#8

Competing on Price alone is a bad idea.

However, if you can compete on lower-costs, that’s a GREAT model, and in large part the basis of Clayton Christenson (Harvard Biz school)'s idea of Low End Distruption.

If I can come in and do Job X in a more efficient (economical way) (think AirBnB to hotels, Microsoft to Sun, Intel to Sun, etc.) THEN I can charge less without sacrificing margins.
And the incumbent can’t match me if they are locked into an old model. In the above example, hotels and Sun had tons of capital invested in an old model (hotels that are underutelized and very high end hardware). Both over-served their customers.


#9

courtz, you need to understand your market better.

If your potential customers are paying 15k+ for a software license, they are not finding that software on a google search. Sales people are finding them and taking them through a 3-12 month sales cycle, followed by a huge integration and consulting process integrating the software into their business processes.

If you think you can replicate the enormous value the incumbent is providing and offer that at the sort of price point where people are going to sign up after seeing an adwords ad (e.g. $50 a month) then either:

a) the incumbents customers are incredibly over-served and need a tiny fraction of the features they are being sold; or
b) you don’t understand what their customers actually using the software for and have vastly underestimated the effort in reproducing an equivalent.

If you think the market is truly over-served (see examples of this low end disruption happening like ryanair, airbnb, etc) then get out there and talk to some potential customers: get them to put some money on the table, the value proposition should be a pretty easy sell.


#10

Can you point us to the company in question? I think that would give us a much better idea of whether this might be a good idea or not.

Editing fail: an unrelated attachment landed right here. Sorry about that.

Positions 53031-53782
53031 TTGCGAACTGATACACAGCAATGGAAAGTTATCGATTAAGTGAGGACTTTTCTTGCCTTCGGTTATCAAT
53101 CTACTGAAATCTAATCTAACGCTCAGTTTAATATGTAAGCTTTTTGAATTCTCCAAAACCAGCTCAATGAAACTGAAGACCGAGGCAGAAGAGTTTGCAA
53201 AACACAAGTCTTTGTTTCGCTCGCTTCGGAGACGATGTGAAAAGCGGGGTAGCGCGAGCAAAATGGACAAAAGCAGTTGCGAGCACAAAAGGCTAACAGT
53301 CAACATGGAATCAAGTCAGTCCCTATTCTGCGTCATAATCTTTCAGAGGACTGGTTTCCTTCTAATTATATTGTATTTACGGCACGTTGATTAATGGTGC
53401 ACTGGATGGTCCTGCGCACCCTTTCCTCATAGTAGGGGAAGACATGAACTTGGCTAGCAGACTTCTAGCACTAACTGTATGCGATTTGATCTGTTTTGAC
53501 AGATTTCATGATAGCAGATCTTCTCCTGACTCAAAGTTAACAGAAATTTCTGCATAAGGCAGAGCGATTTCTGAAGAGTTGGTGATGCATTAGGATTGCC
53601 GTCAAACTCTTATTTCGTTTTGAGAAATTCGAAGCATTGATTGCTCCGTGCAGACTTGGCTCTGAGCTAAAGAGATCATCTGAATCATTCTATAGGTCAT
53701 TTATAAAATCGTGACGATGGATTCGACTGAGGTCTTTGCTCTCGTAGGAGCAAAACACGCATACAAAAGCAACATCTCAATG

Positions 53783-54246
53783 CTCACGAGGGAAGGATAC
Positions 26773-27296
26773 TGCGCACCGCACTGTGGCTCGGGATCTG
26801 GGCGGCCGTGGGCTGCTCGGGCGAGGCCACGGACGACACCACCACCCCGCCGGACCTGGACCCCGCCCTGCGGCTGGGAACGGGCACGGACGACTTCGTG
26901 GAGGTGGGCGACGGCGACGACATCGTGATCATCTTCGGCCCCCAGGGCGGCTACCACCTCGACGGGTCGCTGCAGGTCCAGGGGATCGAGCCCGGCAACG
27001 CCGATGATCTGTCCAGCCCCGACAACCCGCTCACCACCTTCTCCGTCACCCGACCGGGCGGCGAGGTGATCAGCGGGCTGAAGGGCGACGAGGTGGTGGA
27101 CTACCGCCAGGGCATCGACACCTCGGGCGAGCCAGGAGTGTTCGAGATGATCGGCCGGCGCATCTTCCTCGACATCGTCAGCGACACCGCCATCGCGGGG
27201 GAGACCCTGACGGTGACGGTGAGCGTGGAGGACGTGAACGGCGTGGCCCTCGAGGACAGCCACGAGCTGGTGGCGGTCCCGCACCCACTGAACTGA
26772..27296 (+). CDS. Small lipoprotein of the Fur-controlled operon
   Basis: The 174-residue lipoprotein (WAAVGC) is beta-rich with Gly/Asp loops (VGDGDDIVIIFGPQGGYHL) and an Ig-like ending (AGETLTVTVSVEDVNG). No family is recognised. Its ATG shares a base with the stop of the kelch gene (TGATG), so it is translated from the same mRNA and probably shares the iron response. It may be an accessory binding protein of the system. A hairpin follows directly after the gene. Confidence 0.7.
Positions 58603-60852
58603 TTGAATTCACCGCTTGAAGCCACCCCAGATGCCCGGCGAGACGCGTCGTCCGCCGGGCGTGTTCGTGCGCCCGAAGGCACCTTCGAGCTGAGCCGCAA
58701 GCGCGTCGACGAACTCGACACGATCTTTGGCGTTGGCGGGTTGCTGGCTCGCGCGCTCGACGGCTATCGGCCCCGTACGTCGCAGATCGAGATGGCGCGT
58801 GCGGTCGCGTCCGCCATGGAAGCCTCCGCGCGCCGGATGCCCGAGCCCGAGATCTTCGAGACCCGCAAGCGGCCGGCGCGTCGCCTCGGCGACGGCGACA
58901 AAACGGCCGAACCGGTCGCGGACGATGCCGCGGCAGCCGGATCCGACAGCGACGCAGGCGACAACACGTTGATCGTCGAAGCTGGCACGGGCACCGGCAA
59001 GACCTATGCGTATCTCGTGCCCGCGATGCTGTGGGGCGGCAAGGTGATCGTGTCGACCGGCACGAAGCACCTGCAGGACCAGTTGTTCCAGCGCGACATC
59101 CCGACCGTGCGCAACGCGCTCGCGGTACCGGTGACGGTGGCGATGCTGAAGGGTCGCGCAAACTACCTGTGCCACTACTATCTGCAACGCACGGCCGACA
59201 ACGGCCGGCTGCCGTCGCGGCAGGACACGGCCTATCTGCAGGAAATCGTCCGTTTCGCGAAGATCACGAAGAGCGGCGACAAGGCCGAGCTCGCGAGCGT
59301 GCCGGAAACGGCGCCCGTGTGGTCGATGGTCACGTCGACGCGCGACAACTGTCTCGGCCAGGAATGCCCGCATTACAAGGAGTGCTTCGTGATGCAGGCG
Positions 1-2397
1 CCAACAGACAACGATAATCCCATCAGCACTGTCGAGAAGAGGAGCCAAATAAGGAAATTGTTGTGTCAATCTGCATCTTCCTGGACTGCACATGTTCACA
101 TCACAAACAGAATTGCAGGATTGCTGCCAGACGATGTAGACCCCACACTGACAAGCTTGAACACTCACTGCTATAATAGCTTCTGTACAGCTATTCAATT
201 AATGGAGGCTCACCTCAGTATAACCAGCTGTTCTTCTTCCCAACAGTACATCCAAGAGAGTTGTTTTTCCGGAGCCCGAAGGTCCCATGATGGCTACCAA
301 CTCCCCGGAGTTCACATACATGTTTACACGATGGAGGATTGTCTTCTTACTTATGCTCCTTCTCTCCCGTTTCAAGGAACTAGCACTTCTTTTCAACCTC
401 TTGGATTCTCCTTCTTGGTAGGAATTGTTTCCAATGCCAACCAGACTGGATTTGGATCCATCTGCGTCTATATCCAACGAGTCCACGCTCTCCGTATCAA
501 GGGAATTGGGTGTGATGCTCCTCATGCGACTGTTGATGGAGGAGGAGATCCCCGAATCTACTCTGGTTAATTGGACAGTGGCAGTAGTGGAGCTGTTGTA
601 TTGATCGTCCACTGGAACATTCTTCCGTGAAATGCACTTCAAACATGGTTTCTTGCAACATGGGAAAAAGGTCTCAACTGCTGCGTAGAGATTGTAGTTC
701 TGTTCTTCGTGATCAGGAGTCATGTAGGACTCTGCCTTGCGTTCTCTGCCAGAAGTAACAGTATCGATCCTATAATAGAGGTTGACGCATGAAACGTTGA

#11

I don’t necessarily agree with this. My experience is that vertical market software in price bracket is based upon an old model were there was an expectation that users weren’t computer savvy and needed hand holding and every point during the process. In a lot of cases this is no longer correct, the users are very good computer users, or at least someone in their business is who becomes the ‘product owner’, and with SAAS deployments and maintenance is not a problem it once was. Software companies are also becoming better and developing software that is not so hard to use that and 3 day training course is required as part of the sale.

Having sold to a lot of these markets I find the clients often dislike the incumbents and don’t believe they are getting good value at all but haven’t previously had no alternative.


#12

This is why I love this forum! Thanks guys for your meaty discussion.

So lets create context. Im a .NET developer, more specifically a SharePoint Developer and as you may know Microsoft are pushing Office 365 massively of which SharePoint is now a part of.

Nintex (www.nintex.com) is the competitor and they have been providing a workflow bolt on for SharePoint since 2007 (since SharePoint has workflow built in - workflows = business automation - think travel request or expense approvals or employee onboarding). Without much opposition they did $58 million in revenue in 2012 at a profit of $15 million odd. I don’t dispute that they have an army of account executives who service enterprise clients. They provide an easy to use drag and drop workflow editor which makes creating document approvals pretty easy.

HOWEVER:

The market is there (trust me on this - and is growing rapidly!!)

Microsoft is ‘making’ every SMB to large enterprise move to Office365. It makes sense too. Email, user management, Drive (like dropbox for business), SharePoint all rolled into one package for a couple of dollars per user per month. They also get SharePoint, which some of you may know is a document management tool.

Ive worked with SP for over 10 years, trust me the market is MASSIVE. And will become more massive as those SMB clients who previously didnt have SharePoint (because it was/still is an on premise software at an additional cost) now suddenly have this cool document management system.

Im targeting SMB’s who now have the ability streamline processes with workflow but don’t have 15K a year for an easy to use tool